Using a wheelchair for the past 18 years as a spinal cord injured, now 39 year old, prevents me from loading the kilns at the studio as there are no front load electric kilns. As a student, it worked well because students do not load kilns.
But now as a studio artist, I am responsible for my own kiln loading and unloading. I am smack up against needing help to accomplish my goal.
Luckily I work at studio where they are committed to ensuring I can work as independently as possible. And they are looking to bring in a front loader electric kiln! and accessible pottery wheel- that's right I have never been on the wheel.
From what I can tell, a lot of pottery can include a lot of work that is quite wheelchair unfriendly. Not impossible, but challenging. Heavy clay. Physical. Rough settings. I am not interesting in that. My daily challenges are enough. I am constantly requested to be flexible, creative, innovative in my daily life to do life's basic necessities- go to the bathroom, get into a room or house, establishment. I do not want to explore it when loading the kiln.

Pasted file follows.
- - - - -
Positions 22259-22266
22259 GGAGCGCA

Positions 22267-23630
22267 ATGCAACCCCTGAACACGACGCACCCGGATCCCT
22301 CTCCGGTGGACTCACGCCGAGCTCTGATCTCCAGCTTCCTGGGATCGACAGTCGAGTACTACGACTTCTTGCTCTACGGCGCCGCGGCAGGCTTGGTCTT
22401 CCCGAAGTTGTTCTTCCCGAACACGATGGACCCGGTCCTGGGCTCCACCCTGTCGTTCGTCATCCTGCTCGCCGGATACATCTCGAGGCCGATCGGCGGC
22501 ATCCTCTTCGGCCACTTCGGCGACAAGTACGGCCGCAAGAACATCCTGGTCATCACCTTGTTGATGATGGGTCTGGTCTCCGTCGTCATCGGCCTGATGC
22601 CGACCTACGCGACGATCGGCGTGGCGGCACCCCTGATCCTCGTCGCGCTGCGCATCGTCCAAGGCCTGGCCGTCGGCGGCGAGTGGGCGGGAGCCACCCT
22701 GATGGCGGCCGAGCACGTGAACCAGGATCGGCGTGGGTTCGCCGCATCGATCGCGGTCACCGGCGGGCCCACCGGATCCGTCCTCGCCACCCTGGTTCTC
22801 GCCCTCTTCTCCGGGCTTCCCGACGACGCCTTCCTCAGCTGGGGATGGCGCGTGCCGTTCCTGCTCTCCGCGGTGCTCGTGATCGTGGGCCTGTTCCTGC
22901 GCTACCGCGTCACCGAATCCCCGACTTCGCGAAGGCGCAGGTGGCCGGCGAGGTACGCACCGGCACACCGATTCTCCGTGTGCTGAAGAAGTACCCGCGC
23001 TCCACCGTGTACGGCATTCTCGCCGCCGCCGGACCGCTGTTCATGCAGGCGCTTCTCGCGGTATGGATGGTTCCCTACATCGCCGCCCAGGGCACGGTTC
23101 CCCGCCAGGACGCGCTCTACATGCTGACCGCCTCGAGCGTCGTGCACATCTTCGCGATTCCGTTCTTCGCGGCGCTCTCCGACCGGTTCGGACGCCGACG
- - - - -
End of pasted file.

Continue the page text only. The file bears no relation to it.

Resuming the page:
So instead rigging some solution for loading, I get help.
Part of me does not like it. Depending like this. Arranging with someone else's schedule. Not being able to run in and see the newly fired pieces when I want to...having to wait for help. So much organizing and arranging. Feels like loss of choice.
The other day I was suddenly yearning for a pit firing. Most of my work right now is pinched - a primitive method of producing vessels, and so it seems natural to explore pit firings-a primitive firing method. And then I realized I could do it by myself. My work is small- fits in a the hand. So I could easily place sawdust, oxides, other stuff, wood and such into a pit or oil drum....I was practically salivating at the thought. complete control from soup to nuts. So I am going to do it. Maybe what I pursue and explore are a lot of pit firings ....
8 hours ago